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1 to 7 of 7 posts
13 Jan 2018 15:40
Well I took your advice. Cleaned up and tried to sharpen secateurs. They still weren't cutting it very well, tendency to crush the stem, or mangle the bark. Did a few practice cuts and managed to get one that's a lot cleaner near to the next bud down. Still don't think it was a perfect cut but it looks a lot better than what was there.
think I definitely need to invest in a new pair of cutters.
I'll leave the poor plant alone now for a while before I kill the thing!
13 Jan 2018 11:21
using a sharp knife, ive removed the torn bark, so there's nowhere for water to collect and tried to smooth the whole thing a bit, again so water can run off.
Is there a reasonable chance that a wound like that will heal?
Im reluctant to cut down lower because there aren't any other buds - the tree arrived with stumps already cut at the nodes, rather than fresh buds at this height.
there are buds on the main stem much lower down but that's really far down near the graft.
13 Jan 2018 09:43
13 Jan 2018 09:39
Hello I realised this morning that a cut I made the other day on the main stem of a new apple tree was too high above the bud.
So this morning I tried to correct it by cutting a bit lower down, close to the bud.
However my cutters obviously need replacing - the cut went badly wrong and I ended up with a really ragged cut that's torn the bark.
I'm concerned now obviously that this is going to lead to disease or fungal infection of some kind.
The sensible thing would be to make a fresh cut with some SHARP cutters below the level of damage.
But that bud was meant to be the new leader for the tree. If I remove there are no other buds at the correct height to replace it.
Is there anything I can do to help the tree heal that damage without having to cut any more off?
13 Jan 2018 09:00
I think I've found some advice online from a nursery website which helps.
It sounds like there should be growth from the stubs left after cutting the side shoots.
That would be good as there are two stubs on opposite sides that are in a good position for the horizontal branches of the first tier.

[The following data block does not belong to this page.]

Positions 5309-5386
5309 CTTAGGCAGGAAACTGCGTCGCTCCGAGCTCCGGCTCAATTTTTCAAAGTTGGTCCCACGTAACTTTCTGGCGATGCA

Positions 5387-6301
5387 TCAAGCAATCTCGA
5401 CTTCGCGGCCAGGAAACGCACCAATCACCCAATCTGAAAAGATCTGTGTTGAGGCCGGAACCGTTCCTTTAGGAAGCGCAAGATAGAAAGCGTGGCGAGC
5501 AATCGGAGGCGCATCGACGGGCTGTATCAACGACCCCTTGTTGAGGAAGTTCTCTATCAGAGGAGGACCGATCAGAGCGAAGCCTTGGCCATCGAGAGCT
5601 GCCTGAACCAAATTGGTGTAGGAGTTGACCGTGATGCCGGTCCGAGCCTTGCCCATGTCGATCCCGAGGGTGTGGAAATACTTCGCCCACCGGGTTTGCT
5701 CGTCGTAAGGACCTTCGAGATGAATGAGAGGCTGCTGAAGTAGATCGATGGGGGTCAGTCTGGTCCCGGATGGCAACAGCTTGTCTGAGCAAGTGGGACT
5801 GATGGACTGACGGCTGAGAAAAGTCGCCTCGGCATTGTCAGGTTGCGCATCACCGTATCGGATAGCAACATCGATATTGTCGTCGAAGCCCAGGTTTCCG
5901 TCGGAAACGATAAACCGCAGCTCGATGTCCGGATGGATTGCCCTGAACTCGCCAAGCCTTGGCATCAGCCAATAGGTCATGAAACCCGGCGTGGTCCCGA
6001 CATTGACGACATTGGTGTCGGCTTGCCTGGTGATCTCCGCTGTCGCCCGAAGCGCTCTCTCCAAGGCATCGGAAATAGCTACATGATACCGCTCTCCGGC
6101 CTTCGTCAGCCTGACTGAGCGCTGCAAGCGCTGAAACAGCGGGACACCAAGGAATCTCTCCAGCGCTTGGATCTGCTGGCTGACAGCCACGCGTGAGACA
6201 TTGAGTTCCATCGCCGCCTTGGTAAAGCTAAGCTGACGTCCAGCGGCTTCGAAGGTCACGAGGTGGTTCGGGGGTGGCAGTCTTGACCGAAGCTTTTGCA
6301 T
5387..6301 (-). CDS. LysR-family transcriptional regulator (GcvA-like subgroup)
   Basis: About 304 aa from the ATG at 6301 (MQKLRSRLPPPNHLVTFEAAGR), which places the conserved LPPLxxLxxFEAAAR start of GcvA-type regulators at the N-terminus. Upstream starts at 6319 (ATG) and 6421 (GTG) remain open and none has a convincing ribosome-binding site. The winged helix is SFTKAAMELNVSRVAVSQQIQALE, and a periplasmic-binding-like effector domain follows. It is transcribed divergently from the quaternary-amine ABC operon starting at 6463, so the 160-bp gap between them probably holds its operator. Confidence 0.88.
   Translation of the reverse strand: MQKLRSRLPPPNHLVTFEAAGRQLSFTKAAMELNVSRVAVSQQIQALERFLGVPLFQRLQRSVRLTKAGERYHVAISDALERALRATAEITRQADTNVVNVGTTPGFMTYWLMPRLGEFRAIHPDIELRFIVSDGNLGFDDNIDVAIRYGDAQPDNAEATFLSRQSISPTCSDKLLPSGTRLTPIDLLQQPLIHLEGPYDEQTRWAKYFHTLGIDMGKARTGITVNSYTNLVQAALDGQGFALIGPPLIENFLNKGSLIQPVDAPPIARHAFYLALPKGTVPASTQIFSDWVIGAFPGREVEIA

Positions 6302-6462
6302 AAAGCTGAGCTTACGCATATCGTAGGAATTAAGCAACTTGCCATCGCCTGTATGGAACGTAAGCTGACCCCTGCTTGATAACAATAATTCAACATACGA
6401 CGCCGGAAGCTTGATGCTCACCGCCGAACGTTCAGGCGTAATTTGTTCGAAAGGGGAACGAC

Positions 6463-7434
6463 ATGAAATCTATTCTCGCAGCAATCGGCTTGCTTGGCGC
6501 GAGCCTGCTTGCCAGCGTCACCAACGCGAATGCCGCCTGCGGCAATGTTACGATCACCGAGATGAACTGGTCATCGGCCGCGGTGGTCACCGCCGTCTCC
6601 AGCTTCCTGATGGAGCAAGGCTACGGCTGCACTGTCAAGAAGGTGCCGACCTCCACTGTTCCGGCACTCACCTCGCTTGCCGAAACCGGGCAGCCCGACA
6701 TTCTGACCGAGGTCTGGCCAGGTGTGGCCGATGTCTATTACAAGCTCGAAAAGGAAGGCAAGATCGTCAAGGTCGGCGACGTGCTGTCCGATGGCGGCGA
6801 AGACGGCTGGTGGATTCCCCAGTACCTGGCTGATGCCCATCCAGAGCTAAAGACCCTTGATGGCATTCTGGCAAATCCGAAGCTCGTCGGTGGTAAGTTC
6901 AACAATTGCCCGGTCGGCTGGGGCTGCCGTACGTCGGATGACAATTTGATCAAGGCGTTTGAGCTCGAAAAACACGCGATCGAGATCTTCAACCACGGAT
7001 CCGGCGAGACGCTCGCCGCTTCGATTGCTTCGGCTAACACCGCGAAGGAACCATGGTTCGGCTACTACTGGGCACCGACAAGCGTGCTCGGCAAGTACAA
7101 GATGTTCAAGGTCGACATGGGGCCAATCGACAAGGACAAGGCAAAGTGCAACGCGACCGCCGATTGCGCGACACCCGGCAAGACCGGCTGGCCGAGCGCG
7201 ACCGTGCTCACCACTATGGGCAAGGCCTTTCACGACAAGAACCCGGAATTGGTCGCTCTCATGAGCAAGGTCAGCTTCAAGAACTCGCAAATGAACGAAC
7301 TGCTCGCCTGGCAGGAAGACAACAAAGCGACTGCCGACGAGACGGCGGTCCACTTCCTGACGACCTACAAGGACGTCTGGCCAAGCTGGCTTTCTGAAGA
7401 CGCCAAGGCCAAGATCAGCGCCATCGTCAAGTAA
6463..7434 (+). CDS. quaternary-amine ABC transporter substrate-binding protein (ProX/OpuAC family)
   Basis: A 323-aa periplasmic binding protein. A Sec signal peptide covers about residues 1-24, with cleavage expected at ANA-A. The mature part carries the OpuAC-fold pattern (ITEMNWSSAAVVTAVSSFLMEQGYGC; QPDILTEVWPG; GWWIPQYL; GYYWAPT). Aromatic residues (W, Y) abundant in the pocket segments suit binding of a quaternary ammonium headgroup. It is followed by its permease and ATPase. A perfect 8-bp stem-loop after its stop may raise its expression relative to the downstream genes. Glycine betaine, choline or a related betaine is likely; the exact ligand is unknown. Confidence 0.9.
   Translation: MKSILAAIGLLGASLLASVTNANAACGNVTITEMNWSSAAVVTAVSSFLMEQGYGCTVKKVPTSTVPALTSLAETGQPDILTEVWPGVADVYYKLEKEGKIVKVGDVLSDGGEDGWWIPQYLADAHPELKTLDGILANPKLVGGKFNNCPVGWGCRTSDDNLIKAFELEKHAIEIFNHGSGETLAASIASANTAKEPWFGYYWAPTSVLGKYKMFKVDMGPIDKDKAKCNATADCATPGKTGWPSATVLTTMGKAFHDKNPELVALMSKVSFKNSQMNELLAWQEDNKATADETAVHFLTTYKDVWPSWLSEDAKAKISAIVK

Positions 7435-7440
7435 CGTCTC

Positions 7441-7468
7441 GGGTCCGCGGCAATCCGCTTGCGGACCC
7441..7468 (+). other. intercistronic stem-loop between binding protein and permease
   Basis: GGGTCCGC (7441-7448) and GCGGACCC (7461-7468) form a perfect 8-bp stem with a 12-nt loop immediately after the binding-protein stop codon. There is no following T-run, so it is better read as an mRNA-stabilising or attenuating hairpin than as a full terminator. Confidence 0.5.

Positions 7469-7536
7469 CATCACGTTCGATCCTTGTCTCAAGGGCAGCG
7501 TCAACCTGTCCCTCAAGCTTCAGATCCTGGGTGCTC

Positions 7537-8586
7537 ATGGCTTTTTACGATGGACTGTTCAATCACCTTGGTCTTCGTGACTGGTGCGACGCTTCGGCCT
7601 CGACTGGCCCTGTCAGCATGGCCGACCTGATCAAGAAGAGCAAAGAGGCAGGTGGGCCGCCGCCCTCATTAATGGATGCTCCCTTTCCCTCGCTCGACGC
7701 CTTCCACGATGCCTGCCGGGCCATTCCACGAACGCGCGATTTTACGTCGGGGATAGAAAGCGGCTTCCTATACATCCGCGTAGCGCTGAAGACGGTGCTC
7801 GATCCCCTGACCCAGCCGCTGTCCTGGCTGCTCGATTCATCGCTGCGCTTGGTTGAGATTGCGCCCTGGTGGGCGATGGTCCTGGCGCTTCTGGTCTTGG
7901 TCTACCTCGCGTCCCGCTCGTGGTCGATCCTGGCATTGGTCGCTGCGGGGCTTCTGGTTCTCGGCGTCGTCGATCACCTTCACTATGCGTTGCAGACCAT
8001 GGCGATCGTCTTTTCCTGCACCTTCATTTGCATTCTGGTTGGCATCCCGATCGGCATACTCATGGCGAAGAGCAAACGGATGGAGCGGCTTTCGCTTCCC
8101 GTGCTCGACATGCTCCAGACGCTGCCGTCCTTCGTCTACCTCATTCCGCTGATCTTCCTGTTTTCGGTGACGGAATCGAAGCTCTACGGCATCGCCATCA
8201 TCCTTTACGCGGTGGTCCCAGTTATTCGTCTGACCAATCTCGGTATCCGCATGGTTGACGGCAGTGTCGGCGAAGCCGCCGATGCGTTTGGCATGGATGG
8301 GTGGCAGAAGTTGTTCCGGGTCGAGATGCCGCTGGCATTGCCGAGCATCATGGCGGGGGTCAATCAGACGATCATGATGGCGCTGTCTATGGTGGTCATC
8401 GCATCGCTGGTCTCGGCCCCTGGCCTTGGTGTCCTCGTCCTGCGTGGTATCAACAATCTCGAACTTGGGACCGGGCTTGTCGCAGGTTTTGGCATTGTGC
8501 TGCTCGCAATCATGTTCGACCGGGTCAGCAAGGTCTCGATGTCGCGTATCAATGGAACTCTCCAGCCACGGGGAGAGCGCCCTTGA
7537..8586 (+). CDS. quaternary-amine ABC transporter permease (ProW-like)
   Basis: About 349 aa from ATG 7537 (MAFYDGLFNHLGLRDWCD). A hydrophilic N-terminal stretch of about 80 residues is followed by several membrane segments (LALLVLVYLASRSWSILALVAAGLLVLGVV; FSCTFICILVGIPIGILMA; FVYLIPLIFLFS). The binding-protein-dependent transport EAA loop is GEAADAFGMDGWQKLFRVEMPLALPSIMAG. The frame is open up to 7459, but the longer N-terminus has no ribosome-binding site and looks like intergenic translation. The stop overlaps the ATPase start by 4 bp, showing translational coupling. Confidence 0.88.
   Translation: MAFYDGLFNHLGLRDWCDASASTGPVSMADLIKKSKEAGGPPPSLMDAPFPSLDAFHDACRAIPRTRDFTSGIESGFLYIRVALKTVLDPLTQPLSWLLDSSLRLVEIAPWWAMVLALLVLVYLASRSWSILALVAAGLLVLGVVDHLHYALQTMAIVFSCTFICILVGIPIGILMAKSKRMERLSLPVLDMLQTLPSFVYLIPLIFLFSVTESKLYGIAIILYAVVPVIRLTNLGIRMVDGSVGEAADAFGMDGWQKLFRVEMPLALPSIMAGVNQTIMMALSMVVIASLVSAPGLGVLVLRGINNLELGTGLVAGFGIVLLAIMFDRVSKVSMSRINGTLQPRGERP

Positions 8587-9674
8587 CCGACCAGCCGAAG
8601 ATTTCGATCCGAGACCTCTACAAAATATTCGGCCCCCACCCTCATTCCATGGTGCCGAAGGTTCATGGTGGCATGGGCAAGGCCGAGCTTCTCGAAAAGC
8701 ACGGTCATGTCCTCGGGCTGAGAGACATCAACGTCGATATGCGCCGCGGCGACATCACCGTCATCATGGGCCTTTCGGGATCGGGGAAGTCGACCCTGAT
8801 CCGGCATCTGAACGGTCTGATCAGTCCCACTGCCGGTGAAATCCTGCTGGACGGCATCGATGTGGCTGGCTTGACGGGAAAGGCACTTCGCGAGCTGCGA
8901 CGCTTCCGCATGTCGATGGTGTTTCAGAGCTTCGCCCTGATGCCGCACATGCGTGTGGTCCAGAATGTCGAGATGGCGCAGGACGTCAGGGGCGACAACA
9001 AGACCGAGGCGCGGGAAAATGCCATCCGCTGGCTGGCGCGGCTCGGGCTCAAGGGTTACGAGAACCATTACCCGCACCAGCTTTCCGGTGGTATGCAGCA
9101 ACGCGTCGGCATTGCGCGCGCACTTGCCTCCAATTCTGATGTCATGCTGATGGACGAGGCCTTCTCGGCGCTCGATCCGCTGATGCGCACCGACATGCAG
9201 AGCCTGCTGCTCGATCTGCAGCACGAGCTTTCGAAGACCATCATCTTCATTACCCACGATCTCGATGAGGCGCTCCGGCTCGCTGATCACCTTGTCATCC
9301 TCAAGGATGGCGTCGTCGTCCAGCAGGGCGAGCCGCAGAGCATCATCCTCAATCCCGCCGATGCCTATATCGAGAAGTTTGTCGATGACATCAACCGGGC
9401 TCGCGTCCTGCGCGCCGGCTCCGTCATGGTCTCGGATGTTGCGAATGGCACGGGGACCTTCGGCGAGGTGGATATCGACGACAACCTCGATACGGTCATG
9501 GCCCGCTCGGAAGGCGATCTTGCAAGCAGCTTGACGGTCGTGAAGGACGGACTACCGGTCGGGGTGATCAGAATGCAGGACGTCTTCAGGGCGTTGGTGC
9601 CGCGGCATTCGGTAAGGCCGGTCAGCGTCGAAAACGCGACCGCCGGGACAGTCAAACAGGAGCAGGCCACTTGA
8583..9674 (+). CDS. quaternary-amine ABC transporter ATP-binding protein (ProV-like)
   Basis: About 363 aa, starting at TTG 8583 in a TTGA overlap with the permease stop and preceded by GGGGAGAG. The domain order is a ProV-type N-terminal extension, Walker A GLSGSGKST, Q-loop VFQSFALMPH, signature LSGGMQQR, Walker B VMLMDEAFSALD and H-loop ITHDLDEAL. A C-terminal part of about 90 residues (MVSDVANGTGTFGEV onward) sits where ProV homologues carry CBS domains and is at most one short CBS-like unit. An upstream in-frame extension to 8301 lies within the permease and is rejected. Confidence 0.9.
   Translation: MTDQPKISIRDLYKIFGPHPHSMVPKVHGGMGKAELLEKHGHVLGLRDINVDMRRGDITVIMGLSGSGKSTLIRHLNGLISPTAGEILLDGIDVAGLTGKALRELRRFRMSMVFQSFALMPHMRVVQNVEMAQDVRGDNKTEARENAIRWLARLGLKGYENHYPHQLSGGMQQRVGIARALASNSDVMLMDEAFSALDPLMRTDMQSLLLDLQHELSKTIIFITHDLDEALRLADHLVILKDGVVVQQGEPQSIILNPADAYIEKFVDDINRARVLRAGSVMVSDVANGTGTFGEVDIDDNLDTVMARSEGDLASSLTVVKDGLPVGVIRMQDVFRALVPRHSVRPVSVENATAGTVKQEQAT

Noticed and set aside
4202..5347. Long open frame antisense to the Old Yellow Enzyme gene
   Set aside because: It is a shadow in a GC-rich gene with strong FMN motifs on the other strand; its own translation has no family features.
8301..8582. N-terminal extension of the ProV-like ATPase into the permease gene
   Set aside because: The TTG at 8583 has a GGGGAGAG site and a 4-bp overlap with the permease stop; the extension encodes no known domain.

Also it suggested that it's best to completely remove any side branches lower down the stem.
so following that advice I should cut off everything lower down, just leaving the bud at the top to be the leader, and the two side stubs.
However maybe it would be best to also leave a couple more stubs lower down just in case those top two don't gow anything for me?
12 Jan 2018 12:49
It didn't help that I was planting it by torchlight!
12 Jan 2018 12:42
Hello, I've been sorting out my garden after having an extension built. Finally got everything cleared so that we can start using it as a garden.
I decided after seeing lots of lovely examples in walled gardens that I'd like to try growing an apple tree 'espalier' along the brick wall at the back of the garden.
I've done all the necessary prep work and on Tuesday this week took delivery of a 1 year old tree.
How ever I'm a bit confused about whether I've pruned it correctly. I was expecting it to be unfeathered, but it arrived with several branches on the main stem - including a few that seem to have already been cut.
I cut the main stem down to roughly 40cm, just above a bud, however I'm unsure where exactly the side arms are going to bud from. There are several other buds but they're either on small side branches that have already been cut or much lower down the stem.
Am I best just to leave it and see where the shoots are in spring before doing anything else to it, or does it require further pruning?